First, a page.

Ivanishvili’s Armenian visit adds fuel to confrontation with Saakashvili

Ivanishvili’s Armenian visit adds fuel to confrontation with Saakashvili

Georgian president's reaction is clear; his efforts to please his Muslim neighbours are collapsing now.

The Georgian Prime Minister Bidzina Ivanishvili could not but visit Yerevan, and not because of his preceding visit to Baku. The significance of Georgia's Armenian community in the country's life in far greater than that of the Azerbaijani one, and this has its reasons indeed. Saakashvili, on Turkey's advice, zealously supported the Azerbaijanis, and the Georgian Dream, now at power, is trying to minimize the Muslim influence in Tbilisi.

PanARMENIAN.Net - It's hard to say whether Ivanishvili will succeed in this or not, particularly given the fact that the president has still maintained his power and also enjoys Western support. The latter has decreased now, though. The concerns of Saakashvili's Western allies are clear; they do not want to see any swing to Russia at all. However, whether they wish it or not, the fluctuation is obvious, though both the Foreign Ministry and Ivanishvili claim the country's foreign policy course has seen no changes. Actually, this is not so. During his visit to Yerevan Bidzina Ivanishvili said: “I want to say that I have many Armenian friends both in Georgia and outside the country, in particular, in Russia. Prior to parliamentary elections I visited settlements inhabited by Armenians, and I got a hearty welcome. We understand each other well, and the outcome of the vote proved this. The government I head will do its best for Armenians to feel at home in our country, will make every effort to provide for their integration and will keep all the promises.”The topic of Armenia was also covered during the meeting with the Catholicos of All Armenians Karekin II. Ivanishvili told His Holiness that the teaching of the History of the Armenian People will be organized in Armenian schools of Georgia. As to the Armenian churches, the Georgian PM pledged he would personally ensure restoration of the churches, and all necessary actions will be taken immediately to preserve the Armenian churches in Georgia. With regard to release of the Armenian political activist in Javakhk Vahagn Chakhalyan, Ivanishvili said the issue is under consideration now.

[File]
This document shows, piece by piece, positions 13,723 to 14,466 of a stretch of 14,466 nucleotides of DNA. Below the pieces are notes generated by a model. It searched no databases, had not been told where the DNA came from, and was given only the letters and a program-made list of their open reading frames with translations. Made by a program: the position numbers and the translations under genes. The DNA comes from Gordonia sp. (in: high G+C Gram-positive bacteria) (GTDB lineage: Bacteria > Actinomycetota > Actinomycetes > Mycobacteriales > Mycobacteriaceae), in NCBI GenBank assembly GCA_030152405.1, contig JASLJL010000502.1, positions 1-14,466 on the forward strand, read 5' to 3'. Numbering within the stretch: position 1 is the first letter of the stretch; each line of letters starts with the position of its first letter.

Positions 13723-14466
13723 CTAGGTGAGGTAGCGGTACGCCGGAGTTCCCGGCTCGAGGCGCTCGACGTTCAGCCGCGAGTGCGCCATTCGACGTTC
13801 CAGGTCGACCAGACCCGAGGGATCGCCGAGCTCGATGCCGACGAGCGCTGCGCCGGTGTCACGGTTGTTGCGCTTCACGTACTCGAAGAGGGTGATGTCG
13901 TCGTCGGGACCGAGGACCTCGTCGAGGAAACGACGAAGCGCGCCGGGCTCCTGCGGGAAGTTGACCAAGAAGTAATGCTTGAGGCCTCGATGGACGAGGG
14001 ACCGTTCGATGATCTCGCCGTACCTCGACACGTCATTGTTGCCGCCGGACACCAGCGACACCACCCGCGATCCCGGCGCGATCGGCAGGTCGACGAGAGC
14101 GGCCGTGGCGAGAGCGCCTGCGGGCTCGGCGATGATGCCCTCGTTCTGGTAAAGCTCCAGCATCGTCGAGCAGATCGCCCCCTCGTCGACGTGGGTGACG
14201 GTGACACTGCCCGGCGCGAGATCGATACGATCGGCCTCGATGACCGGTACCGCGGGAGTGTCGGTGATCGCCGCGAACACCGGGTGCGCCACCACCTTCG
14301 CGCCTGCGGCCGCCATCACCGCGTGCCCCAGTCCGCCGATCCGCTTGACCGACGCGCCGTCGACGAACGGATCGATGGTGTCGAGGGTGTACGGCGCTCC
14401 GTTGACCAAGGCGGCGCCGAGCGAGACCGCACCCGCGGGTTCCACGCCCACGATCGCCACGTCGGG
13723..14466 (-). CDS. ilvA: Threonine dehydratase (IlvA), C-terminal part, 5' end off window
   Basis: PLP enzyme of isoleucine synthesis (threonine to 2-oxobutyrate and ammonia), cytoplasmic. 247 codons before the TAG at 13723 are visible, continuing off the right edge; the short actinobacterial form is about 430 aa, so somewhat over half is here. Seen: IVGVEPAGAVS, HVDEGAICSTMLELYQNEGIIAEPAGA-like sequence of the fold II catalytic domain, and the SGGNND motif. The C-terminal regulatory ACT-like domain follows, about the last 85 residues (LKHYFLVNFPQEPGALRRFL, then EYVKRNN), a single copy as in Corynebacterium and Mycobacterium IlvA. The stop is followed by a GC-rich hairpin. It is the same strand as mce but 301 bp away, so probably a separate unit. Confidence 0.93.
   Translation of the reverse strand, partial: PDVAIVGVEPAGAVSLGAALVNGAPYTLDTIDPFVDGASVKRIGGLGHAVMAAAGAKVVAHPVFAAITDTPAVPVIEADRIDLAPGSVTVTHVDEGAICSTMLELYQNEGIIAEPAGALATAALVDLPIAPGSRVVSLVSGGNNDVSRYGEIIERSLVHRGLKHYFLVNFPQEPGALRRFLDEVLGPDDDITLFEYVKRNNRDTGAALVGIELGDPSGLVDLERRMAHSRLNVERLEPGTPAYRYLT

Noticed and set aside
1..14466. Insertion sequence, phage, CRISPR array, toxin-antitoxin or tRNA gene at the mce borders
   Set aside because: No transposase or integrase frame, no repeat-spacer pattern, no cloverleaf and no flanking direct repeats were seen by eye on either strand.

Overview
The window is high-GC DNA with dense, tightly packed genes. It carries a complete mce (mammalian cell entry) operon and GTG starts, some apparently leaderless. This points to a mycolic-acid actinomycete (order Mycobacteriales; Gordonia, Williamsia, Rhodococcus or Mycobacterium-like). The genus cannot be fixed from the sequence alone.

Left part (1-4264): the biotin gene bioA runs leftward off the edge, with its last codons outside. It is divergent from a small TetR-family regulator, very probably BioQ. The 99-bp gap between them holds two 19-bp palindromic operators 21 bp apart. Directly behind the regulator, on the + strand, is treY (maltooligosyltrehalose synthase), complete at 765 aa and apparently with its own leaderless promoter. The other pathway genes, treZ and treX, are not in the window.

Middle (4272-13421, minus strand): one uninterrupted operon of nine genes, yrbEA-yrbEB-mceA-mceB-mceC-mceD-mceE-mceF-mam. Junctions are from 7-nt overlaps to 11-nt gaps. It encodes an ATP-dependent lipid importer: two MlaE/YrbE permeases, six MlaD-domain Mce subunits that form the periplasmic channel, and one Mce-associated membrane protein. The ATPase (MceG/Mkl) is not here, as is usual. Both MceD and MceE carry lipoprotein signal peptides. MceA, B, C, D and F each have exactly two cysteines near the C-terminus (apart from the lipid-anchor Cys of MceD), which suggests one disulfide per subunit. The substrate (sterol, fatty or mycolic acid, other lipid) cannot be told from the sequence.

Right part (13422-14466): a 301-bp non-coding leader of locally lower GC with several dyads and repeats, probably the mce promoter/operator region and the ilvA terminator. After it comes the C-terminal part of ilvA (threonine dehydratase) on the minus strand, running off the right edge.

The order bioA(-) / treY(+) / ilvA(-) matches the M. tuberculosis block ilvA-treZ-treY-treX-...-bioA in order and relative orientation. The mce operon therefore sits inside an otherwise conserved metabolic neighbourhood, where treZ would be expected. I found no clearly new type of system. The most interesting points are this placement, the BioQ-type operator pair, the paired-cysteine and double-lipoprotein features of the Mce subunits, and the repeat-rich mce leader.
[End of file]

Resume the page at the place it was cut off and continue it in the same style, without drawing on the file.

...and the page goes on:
Of course, the meeting in Yerevan touched upon the question of potential restoration of Abkhaz railway communication; still, this requires settlement of several issues. “I believe this is possible…You know, there are no problems in relations between Georgia and Armenia. Still, we have a very big problem in relations with Russia. The problems were huge, and unfortunately, they remain so up today. We strongly hope and try to restore and normalize the ties with Russia as soon as possible. The hardest and most challenging issues are those related to Georgia’s territorial integrity... This issue, perhaps, will not be settled soon,” Ivanishvili said adding that the problems can be settled quicker and easier if all parties demonstrate the will to do so. The Georgian side voiced its committment for this.

Reaction of Georgian president Saakashvili followed immediately. “Restoration of the railway communication from Georgia to Abkhazia does not meet the interests of Tbilisi. The statement Ivanishvili voiced in Armenia raises concerns, and it does not take Georgia’s strategic and geopolitical interests into account,” he declared. Saakashvili further complained that “the ties between Turkey and Georgia have faced serious complications.” “Many Turkish investments are suspended. Turkey is out key supporter in NATO integration; by creating problems in relations with Turkey we are losing the historic chance of accession to NATO. Azerbaijan is also Georgia’s strategic partner; hence proposing issues hastily, with no serious consultation with all our neighbours is unacceptable. I hope this was a rash statement; otherwise, we are facing a heavy statement,” the Georgian president said. Prior to visiting Baku, Ivanishvili spoke about the inexpediency of Kars-Akhalkalak-Baku railway project.

Georgian president's reaction is clear; his efforts to please his Muslim neighbours are collapsing now. In addition, there is the statement by Georgian Foreign Minister Maya Panjikidze on the conflicts in Caucasus that Azerbaijani media distorted and misinterpreted.

Actually, it's too early to speak about Georgian foreign policy's serious tendency towards Russia; the situation will become clear after the presidential elections. Still, neither Georgia nor its neighbours need the current diarchy; the civil war of 1990s is still fresh in people's mind.

Karine Ter-Sahakian
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